Job vacancies fell 28% in the final three months of last year, compared to the same period in 2022.
According to IrishJobs the number of open positions advertised on its platform during the period was also 13% lower than the previous quarter.
The hiring platform claims the softening is further evidence of a normalisation of the jobs market after a surge in hiring in recent years.
Activity by jobseekers rose in the fourth quarter, however, up 6% on the same period in 2022.
IrishJobs claims that the rise in activity, coupled with a moderation in hiring should help ease pressure in the jobs market for employers.
The Jobs Index found remote or working from home vacancies fell by 20% in the last three months of 2023 compared to the previous quarter.
IrishJobs says that while the rate of the decrease was significantly faster than the decline in overall vacancies, it is unclear whether this points to a long-term stabilisation, or even reduction, of the level of homeworking in Ireland.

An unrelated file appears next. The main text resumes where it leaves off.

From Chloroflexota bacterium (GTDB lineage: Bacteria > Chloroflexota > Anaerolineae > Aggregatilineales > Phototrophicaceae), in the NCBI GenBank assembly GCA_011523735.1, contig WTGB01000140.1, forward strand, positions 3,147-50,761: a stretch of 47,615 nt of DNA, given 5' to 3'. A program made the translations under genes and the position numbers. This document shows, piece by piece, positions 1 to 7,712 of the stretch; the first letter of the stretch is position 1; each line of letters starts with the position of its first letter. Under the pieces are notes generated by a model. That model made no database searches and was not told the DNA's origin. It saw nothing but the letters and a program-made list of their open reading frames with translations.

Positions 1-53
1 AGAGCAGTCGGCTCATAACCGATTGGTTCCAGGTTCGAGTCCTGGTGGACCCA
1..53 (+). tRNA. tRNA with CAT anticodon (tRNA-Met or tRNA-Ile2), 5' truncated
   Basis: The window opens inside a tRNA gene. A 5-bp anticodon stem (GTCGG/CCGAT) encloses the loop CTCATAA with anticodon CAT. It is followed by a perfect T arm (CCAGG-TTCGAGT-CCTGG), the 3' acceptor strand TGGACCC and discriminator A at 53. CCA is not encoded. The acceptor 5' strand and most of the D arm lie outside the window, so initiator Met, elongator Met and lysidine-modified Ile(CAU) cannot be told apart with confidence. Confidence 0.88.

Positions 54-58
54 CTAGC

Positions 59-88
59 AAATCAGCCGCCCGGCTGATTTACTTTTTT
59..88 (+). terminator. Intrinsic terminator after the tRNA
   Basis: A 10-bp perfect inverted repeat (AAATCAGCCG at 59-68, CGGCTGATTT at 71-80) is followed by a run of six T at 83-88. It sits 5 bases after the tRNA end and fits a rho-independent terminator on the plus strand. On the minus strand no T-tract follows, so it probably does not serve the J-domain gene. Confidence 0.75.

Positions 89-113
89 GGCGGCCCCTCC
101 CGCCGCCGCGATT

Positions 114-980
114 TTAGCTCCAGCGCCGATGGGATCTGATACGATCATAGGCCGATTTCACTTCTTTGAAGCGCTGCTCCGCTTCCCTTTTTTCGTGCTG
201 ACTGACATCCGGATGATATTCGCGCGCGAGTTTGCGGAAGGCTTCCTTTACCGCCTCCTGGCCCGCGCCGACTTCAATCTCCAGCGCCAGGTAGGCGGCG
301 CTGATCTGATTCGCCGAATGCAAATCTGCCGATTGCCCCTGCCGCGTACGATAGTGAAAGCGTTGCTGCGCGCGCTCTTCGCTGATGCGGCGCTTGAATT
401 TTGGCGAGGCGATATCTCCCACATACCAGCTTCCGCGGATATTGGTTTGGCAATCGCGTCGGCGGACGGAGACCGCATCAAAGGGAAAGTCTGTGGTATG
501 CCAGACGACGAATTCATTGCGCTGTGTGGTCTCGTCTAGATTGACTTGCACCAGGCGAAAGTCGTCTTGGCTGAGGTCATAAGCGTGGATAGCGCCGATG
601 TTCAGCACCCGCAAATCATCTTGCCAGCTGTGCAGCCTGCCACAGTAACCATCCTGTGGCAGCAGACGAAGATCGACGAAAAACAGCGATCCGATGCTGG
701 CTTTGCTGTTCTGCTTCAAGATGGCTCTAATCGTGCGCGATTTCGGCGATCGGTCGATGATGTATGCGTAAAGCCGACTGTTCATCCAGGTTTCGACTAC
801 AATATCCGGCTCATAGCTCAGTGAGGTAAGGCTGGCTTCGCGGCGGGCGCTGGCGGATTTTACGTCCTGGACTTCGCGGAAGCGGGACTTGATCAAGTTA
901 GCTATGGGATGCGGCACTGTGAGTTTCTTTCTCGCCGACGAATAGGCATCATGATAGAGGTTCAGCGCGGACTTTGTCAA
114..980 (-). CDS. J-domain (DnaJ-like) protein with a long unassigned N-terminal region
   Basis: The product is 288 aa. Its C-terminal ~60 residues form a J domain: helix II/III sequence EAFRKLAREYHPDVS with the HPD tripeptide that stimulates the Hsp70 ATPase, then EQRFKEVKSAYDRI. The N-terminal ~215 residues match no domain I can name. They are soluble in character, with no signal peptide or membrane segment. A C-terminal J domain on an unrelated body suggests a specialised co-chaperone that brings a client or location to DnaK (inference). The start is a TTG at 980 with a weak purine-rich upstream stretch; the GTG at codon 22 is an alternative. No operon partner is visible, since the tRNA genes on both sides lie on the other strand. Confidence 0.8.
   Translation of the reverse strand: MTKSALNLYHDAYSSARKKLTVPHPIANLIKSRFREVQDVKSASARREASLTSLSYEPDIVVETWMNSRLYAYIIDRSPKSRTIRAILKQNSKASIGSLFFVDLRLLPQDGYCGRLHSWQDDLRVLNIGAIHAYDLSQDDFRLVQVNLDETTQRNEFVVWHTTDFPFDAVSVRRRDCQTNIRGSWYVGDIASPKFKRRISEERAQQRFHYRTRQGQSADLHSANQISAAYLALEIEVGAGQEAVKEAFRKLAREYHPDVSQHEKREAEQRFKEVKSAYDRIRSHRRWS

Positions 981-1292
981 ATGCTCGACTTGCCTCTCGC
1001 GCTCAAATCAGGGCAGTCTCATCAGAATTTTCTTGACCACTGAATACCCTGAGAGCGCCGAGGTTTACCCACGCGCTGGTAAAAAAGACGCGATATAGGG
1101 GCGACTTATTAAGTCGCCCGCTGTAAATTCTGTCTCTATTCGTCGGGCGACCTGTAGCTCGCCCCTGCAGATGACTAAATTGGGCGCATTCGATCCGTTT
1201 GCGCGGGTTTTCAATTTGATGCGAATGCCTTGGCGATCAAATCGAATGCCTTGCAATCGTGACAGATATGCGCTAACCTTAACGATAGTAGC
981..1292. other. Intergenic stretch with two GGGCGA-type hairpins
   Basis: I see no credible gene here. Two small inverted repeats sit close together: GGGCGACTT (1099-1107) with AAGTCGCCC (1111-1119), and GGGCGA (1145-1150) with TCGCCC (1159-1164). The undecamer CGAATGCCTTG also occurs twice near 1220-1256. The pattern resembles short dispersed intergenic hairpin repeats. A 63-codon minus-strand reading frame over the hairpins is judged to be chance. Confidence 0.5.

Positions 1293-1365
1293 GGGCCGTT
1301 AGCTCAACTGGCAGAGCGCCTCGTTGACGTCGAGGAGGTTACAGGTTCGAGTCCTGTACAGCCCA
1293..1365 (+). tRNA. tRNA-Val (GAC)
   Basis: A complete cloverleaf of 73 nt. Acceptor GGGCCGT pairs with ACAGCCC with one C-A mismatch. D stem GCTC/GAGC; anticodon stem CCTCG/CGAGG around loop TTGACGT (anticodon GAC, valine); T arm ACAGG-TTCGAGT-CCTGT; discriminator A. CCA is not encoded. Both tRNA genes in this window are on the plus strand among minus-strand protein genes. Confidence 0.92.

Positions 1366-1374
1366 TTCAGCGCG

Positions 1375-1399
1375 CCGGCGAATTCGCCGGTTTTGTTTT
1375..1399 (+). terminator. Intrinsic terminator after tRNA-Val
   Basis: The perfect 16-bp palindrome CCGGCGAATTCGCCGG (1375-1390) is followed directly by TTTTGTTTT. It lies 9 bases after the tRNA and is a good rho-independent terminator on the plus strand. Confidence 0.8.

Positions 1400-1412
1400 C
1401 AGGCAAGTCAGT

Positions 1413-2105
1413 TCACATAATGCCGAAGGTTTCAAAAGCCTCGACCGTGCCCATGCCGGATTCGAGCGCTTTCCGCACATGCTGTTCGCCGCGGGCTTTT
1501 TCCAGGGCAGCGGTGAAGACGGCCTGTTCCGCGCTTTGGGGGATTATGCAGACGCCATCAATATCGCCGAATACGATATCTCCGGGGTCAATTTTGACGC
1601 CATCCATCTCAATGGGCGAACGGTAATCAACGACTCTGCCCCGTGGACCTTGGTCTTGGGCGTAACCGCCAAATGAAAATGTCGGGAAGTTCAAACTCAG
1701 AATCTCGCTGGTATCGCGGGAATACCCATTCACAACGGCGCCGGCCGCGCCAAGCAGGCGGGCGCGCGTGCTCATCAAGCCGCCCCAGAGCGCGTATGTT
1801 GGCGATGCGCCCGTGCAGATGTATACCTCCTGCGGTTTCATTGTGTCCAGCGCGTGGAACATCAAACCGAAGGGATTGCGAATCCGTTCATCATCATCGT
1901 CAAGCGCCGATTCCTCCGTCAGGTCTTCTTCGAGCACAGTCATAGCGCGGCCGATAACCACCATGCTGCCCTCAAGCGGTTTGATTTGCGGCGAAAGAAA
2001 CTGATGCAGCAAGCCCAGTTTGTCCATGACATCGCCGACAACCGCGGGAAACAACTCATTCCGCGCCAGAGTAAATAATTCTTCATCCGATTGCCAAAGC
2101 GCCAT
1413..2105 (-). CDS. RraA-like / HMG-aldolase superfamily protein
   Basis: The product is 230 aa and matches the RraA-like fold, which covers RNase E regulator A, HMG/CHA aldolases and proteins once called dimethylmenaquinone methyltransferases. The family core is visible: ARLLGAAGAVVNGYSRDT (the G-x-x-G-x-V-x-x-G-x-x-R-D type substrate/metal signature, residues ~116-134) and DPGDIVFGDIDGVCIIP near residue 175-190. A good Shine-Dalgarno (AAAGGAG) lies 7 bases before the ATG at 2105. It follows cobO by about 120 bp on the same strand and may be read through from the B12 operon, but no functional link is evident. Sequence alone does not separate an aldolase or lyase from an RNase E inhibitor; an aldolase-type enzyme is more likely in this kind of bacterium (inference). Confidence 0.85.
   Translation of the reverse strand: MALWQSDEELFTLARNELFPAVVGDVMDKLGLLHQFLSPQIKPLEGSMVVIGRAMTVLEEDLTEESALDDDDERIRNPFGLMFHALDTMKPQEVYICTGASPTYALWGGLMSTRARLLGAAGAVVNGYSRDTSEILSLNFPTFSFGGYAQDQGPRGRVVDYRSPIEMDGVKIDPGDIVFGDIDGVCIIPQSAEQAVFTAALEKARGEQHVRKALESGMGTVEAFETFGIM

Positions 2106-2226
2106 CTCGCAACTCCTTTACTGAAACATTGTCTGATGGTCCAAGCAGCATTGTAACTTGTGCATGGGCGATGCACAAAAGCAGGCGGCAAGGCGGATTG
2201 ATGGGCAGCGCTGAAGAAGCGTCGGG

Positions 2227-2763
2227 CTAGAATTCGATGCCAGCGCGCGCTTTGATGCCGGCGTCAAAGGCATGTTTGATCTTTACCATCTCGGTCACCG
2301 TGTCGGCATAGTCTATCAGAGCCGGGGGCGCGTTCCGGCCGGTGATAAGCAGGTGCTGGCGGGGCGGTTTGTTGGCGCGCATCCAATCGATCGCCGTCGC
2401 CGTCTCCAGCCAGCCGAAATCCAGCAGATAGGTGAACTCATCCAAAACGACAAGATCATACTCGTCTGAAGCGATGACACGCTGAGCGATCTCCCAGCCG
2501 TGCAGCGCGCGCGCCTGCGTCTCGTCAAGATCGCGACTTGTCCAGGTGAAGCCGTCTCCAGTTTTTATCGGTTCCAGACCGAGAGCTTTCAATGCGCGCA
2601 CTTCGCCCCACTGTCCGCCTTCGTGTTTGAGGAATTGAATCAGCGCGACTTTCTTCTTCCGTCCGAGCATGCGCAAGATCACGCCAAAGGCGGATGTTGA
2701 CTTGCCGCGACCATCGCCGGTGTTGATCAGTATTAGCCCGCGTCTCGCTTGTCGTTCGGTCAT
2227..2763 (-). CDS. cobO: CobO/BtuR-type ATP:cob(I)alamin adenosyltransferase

Jobs in the IT sector accounted for 6% of all jobs advertised in the quarter and across the year.
The level of IT vacancies between October and December was similar to 2019, an indication the platform claims that the sector has once again rebalanced after rapid growth during the pandemic.
Construction experienced a modest increase of 2% in job vacancies compared to the third quarter, reflecting high levels of demand for skills in the sector to meet national housing targets.
IrishJobs predicts that the outlook for the jobs market looks set to remain competitive for the months ahead due to unemployment remaining low.
“Although there are signs of limited softening in the labour market, the Central Bank expects unemployment to remain under 5%, indicating a relatively stable and competitive market for talent is set to continue this year,” said Sam Dooley, Country Director of The Stepstone Group Ireland with responsibility for IrishJobs.
“In line with this trend of stabilisation, hiring has continued to moderate over the past quarter, with job vacancies declining at a quarterly and yearly rate, from previous highs.”